By Ingrid Lunden for TechCrunch
While credit-scoring behemoth Equifax continues to work through the fallout from its massive security breach, one of its big competitors is snapping up a startup in the UK to diversify its business. Experian today announced that it is acquiring ClearScore, which has built a platform that — like Experian — offers you a credit score, which it then uses it to suggest financial products like credit cards that fit the bill, so to speak. Experian is acquiring ClearScore for £275 million ($385 million), plus an unspecified earnout based on future performance. The deal is expected to close later this year.
Considering that ClearScore, which has around 6 million users, had only disclosed around $15.6 million in funding, this appears to be a significant return for its investors, which included Blenheim Chalcott, Brightbridge Ventures, Lead Edge Capital, and QED, according to PitchBook.
The deal is emblematic of a trend that we’ve been seeing in the world of financial services for some time now: legacy behemoths are buying up smaller and more nimble startups that have revisited and rebuilt age-old services, bringing them up to speed with our changing technological times. Those older and larger businesses are often opting to buy in new technology and talent rather than trying (and potentially) failing to do this within their own incumbent infrastructure.
In the case of ClearScore, while it provided a core service similar to Experian’s, it was doing so with the aim of appealing to a new set of younger and more digitally savvy consumers.
ClearScore based a lot of its interactions around an app — on iPhone/iPad, Android and Apple Watch — and provided its credit score updates and financial ‘health check’ in real time and — this is important — free of charge, banking on the premise that if they could provide this one service better and cheaper than the legacy players, it would be enough to bring in more business through its recommendation engine. Services that it tailored to your own finances included credit cards, loans and car financing, and every time a user ends up purchasing one of those products, ClearScore gets an affiliate cut.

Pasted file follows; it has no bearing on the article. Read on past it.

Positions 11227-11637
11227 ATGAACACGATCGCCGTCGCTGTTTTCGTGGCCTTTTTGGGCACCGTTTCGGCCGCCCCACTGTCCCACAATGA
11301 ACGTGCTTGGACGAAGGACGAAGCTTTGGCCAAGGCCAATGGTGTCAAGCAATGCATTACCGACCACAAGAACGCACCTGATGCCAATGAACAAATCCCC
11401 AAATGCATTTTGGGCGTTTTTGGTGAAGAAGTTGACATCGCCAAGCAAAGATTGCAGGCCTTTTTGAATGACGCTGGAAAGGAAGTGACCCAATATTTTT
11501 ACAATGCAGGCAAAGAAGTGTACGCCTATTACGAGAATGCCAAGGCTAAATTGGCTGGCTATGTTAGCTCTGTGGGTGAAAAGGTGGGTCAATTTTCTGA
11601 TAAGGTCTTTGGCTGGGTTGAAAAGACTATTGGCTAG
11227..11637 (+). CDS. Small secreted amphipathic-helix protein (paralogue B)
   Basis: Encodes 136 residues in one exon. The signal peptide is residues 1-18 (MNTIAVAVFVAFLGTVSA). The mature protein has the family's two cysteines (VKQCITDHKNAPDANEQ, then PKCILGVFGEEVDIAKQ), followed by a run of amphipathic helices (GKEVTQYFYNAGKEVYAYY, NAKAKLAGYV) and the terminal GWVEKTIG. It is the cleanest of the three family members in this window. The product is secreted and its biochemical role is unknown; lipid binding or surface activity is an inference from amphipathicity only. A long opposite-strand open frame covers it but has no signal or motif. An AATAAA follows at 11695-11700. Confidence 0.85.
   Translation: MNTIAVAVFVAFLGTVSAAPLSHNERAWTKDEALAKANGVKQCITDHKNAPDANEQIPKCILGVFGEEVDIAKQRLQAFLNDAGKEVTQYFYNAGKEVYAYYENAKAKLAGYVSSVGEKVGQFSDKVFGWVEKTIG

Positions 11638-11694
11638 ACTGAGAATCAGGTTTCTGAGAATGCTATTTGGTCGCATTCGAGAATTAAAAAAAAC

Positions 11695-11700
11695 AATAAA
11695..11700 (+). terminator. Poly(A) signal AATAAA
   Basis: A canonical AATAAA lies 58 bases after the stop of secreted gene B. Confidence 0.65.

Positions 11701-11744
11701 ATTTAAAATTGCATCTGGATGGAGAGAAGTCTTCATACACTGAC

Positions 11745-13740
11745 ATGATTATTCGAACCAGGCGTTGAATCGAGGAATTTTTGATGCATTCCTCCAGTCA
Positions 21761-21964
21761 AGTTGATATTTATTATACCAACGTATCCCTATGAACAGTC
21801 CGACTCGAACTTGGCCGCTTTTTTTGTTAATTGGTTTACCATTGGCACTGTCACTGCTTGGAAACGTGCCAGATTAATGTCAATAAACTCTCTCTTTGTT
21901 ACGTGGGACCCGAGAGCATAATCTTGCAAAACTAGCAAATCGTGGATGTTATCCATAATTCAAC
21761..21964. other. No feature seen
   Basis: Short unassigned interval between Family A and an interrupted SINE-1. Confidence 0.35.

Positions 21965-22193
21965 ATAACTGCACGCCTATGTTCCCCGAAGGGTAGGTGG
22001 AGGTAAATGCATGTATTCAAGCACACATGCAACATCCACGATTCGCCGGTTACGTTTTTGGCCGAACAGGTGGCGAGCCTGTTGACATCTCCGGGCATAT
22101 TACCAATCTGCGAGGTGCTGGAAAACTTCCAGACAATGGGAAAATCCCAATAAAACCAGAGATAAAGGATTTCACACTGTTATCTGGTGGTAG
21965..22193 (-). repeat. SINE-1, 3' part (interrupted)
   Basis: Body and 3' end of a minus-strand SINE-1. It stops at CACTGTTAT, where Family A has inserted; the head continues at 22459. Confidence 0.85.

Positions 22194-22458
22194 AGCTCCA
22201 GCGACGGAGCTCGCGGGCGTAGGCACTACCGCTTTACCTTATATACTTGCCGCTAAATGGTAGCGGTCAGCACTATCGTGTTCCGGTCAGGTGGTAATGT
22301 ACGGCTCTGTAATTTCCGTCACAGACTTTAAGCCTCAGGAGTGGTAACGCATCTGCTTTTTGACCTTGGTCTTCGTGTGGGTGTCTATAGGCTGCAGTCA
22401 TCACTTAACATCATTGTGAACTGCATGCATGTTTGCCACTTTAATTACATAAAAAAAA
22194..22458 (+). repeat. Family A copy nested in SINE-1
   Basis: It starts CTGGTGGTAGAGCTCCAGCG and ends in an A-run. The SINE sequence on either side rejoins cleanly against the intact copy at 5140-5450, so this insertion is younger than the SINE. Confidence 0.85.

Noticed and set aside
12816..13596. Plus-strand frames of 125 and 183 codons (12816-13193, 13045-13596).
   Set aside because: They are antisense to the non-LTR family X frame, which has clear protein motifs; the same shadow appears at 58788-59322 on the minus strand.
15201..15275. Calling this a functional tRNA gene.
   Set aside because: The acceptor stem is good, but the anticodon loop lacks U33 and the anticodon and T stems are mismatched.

The model has been lucrative enough to have generated around $37 million in revenues in 2017, the company said, and ClearScore is on track to generate around $55 million this year. Experian said ClearScore will have an EBIT contribution of $20 million in 2019, and $25 million after that. Integration will cost Experian $20 million, the company said.
At a time when credit scoring agencies are in the spotlight — and not in a positive way — adding in services that make better use of the data that they are measuring anyway, and picking up a new user base to boot, seems to be a logical move.
“In acquiring ClearScore, we will take another important step in our strategy to extend the services we provide to UK consumers,” said Brian Cassin, CEO of Experian, in a statement. “Our goal is to provide more choice and greater convenience to individuals who want access to personal financial products at the best prices, while also making it easier for credit providers to offer better, more tailored offers to consumers. We look forward to welcoming the ClearScore team to Experian and to including the ClearScore brand as part of our broader offer.”
Experian plans to keep the ClearScore branding, and my guess — although the company has not stated it explicitly — is that we will see Experian looking to roll out ClearScore’s services and recommendation engine to a wider set of its current users, not just in the UK but further afield.